I went back to the bathroom because I recalled seeing a somewhat short, but thick, wooden rod used for the toilet plunger.
I recall thinking how this would hurt if it were landed across someone’s head. So, in true immature foolishness and with my ego cheering me on, I slid the wooden rood up my long sleeved, buttoned down shirt and went back to my table.
Of course, the four loud men were still at it. My friend, on the other hand, was very big and physically capable. I misinterpreted the problem.
I thought they were shouting at him. Meanwhile, they were apologizing. My friend stood and walked over to the table of four with angry intention, which was working.
Too bad I misinterpreted the situation. Walking around to be undetected by anyone, I slipped behind one of the four; it could have been either one. I didn’t care. I pulled the thick wooden rod from my sleeve, which felt like a small weighted baseball bat, and then I proceeded to crack it down on one of the four men’s head.
I knew this might not have been the best of ideas. I knew there was going to be an aftermath. I knew something awful was about to happen. But I thought something awful was going to happen to them.
But when the man I hit over the head stood up and turned around, I knew there was going to be a problem for me.
My friend tangled with one of the others. One man was screaming because the sound of my assault popped across the man’s head like a loud bang. The wood broke in half. I recall looking at the wooden rod, surprised that it snapped in half, and then my surprised increased when the man I hit stood up and turned to me.
could I say?
It wasn’t me?
I was standing there with a half broken piece of wood.
As quick as this happened, the man charged me to the floor, causing the back of my head to crack against the orange terracotta flooring.
I was told there was a halo of blood seeping out from the back of my head at least one foot in any direction. My friend picked me up and took me out. He placed me in a cab and we headed over to the hospital.
In my concern to secure what others think of me, I ruined several things on this occasion. Although the results were not as bad as they could have been; I did not have to go to jail nor was the back of my head stitched up in police custody, still, I sabotaged the business plan. I lost a group of friends over this. I found myself alone. I had a black eye and stitches in the back of my head. Although I was trying to overcome public humiliation and trying to overcome my fear of bullying; instead, i publicly humiliated myself and lost to the bully within my head.
I was somewhere around 26 at the time. I was uncomfortable and insecure. I was angry. I can recall entering the diner. I can remember the flashes of bullied memories and instances of public humiliation.
Mix this together with the list of insecurities and discomforts I mentioned beforehand and this is the result of insecure/depressive thinking.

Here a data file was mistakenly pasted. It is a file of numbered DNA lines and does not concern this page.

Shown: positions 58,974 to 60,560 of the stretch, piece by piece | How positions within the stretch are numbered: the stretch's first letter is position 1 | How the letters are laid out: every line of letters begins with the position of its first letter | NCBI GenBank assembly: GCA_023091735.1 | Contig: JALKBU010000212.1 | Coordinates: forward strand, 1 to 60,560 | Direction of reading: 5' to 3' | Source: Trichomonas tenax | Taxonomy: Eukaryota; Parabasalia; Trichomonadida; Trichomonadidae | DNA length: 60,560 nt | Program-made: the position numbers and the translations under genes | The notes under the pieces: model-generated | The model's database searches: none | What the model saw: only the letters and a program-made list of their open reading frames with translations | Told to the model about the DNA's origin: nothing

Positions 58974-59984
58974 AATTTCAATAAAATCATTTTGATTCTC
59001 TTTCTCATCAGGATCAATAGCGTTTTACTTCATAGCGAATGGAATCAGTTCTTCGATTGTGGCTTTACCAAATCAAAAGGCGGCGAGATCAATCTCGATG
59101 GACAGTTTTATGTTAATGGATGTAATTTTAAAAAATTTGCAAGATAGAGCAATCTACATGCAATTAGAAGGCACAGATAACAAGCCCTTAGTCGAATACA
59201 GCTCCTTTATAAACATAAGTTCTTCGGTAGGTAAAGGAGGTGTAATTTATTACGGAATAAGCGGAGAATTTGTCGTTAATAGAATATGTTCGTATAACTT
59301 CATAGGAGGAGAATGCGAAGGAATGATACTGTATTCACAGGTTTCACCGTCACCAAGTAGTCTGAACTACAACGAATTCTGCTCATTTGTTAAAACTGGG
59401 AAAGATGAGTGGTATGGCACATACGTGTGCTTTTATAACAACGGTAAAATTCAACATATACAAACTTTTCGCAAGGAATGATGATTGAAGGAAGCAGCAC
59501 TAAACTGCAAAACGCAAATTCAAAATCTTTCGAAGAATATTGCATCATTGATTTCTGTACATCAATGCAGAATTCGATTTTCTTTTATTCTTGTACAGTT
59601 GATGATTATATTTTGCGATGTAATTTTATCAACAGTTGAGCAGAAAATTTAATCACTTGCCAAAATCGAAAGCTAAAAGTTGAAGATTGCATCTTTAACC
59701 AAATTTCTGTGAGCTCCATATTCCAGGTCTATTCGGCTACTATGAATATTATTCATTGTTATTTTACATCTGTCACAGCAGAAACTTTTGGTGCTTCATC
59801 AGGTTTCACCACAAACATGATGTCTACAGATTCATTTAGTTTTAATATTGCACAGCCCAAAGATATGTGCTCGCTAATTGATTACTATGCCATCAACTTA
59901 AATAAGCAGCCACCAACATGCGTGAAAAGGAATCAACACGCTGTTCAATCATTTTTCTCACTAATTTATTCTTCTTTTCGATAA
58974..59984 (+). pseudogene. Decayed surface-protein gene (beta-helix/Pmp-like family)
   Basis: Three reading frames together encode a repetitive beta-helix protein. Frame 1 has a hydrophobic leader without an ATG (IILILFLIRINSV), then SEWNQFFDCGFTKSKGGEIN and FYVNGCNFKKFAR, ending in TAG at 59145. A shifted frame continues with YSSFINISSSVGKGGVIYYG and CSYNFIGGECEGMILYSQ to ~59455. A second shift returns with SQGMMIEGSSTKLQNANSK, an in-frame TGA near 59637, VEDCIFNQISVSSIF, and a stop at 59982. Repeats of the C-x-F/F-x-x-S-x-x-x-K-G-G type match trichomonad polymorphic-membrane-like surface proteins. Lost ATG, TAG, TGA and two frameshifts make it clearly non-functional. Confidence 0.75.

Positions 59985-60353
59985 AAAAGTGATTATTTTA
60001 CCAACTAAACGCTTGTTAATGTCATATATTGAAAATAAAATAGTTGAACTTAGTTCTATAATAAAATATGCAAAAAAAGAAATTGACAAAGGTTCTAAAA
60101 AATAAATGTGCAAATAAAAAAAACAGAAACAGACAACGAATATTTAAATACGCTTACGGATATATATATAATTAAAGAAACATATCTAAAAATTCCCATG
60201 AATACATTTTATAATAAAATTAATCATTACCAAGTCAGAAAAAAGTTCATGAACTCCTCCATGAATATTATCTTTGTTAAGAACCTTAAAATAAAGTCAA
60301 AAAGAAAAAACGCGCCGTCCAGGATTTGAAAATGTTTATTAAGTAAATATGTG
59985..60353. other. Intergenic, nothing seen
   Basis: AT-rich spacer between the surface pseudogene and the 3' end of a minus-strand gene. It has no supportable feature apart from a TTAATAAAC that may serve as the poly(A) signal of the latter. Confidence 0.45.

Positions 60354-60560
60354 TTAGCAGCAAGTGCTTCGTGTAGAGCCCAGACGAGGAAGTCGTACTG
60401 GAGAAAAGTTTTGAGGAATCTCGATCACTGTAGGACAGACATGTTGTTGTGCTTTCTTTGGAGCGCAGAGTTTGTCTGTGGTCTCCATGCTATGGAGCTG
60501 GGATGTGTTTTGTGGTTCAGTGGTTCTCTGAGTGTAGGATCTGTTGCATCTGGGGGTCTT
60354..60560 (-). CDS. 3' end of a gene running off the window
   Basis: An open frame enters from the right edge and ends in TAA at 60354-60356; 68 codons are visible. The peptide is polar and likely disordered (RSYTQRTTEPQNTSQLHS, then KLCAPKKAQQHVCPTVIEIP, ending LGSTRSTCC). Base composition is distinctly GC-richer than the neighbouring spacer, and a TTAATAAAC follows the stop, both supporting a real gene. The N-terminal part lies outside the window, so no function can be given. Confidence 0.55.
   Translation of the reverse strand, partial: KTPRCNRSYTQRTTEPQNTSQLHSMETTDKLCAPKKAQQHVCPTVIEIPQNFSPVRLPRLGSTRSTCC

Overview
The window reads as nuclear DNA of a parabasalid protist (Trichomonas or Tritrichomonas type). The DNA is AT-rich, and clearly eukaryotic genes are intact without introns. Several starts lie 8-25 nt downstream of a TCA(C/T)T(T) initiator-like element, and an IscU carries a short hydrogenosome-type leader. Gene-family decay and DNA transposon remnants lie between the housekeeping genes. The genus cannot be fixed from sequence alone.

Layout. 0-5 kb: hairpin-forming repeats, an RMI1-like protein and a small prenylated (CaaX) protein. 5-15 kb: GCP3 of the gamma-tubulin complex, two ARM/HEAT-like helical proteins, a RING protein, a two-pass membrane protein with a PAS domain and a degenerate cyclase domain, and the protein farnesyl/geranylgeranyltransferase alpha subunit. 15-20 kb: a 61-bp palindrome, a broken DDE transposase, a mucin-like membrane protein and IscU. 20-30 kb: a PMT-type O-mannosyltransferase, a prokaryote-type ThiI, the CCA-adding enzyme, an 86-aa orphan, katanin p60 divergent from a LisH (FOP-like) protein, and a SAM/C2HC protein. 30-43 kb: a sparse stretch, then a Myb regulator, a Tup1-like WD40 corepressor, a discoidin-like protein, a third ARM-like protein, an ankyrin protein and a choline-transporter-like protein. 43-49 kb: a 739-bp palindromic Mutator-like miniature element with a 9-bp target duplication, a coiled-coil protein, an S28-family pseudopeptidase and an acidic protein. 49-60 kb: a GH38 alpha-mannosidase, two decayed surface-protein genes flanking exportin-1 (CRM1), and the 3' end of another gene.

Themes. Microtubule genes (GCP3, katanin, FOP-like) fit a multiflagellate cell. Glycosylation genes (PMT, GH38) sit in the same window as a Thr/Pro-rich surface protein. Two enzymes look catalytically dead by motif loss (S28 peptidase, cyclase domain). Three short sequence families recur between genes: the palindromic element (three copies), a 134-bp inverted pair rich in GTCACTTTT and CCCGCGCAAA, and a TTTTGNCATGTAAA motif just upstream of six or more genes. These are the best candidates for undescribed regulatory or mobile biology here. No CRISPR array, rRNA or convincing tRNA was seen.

This is what happens when the thought machine goes into alarm mode. We react in a way that does not reflect us at our best.
Quite the opposite, in fact, instead of me at my best, when I do not care for my thinking or care for myself, I respond in a way that reflects my thought. My behavior mirrors my feelings. I act out or react in a way that is self-destructive.
Years later, I am still friends with the person that was with me that night. We weren’t friends for a while until maturity set in for both of us.
We laugh about this sometimes. We laugh about the size of the man that stood up after i cracked him over the head. Turns out, I misjudged his size, which was somewhere over 6’4” as I was told.
I have a
scar in the back of my head. I touch it sometimes to remind me that violence is
a real thing and the ideas in our head often will not play out as we expected
I sometimes believe people have no understanding of what violence is. As a matter of fact, I have often and famously said the reason why people talk the way they do or treat people as they do is because they’ve never been punched in the face.
I still see it this way. I see it this way when I speak with young kids and listen to them talk about how they’ll handle the world. I think this way when I am in young people groups and hear the kids talk about how tough they are. I listen as they pose in their best gangster fashion; meanwhile, they’ve never been literally beaten up or physically punished. They talk of guns but never seen what a bullet does to life and the life of families.
They don’t realize that other people will not play by rules. In real life, no one cares if you are offended. We live in a “Me first,” and “First come, First serve,” world.
In the physical realm of hand to hand combat; there are no rules. The laws of engagement are very simple. When it comes to this, there is only win or lose. However Master Sun Tzu once wrote in “The art of War,” the fact that we could not negotiate our problems means we already lost. A true warrior should never have to fight.
Some people live their whole lives fighting a battle no one else knows anything about. As I see it, everyone has their own battles.
I know I have my own. It’s just that over the years, I grew tired of sustaining damage.
Therefore I had to learn how to fight from within. I had to learn how to strengthen my boundaries. I had to learn to stiffen my spine, stand up straight, and by all means; I learned that insecure thinking brings me to places I never wanted to be.I learned the man secure within himself is comfortable in any measure. This is the kind of warrior I want to be.
I learned to defend myself best by walking away. I don’t have to fight anymore. It doesn’t matter what anyone says. It only matters how I see myself. All else is just immaturity and insecurity.
Whenever I fought or found myself in an altercation; I realize most cases had less to do with the other party and more to do with me or my ego. And ego is a bitch . . .
It causes fights
It breaks up friendships
and in my case, it leaves a reminding scar on the back of my head, just in case I forget myself.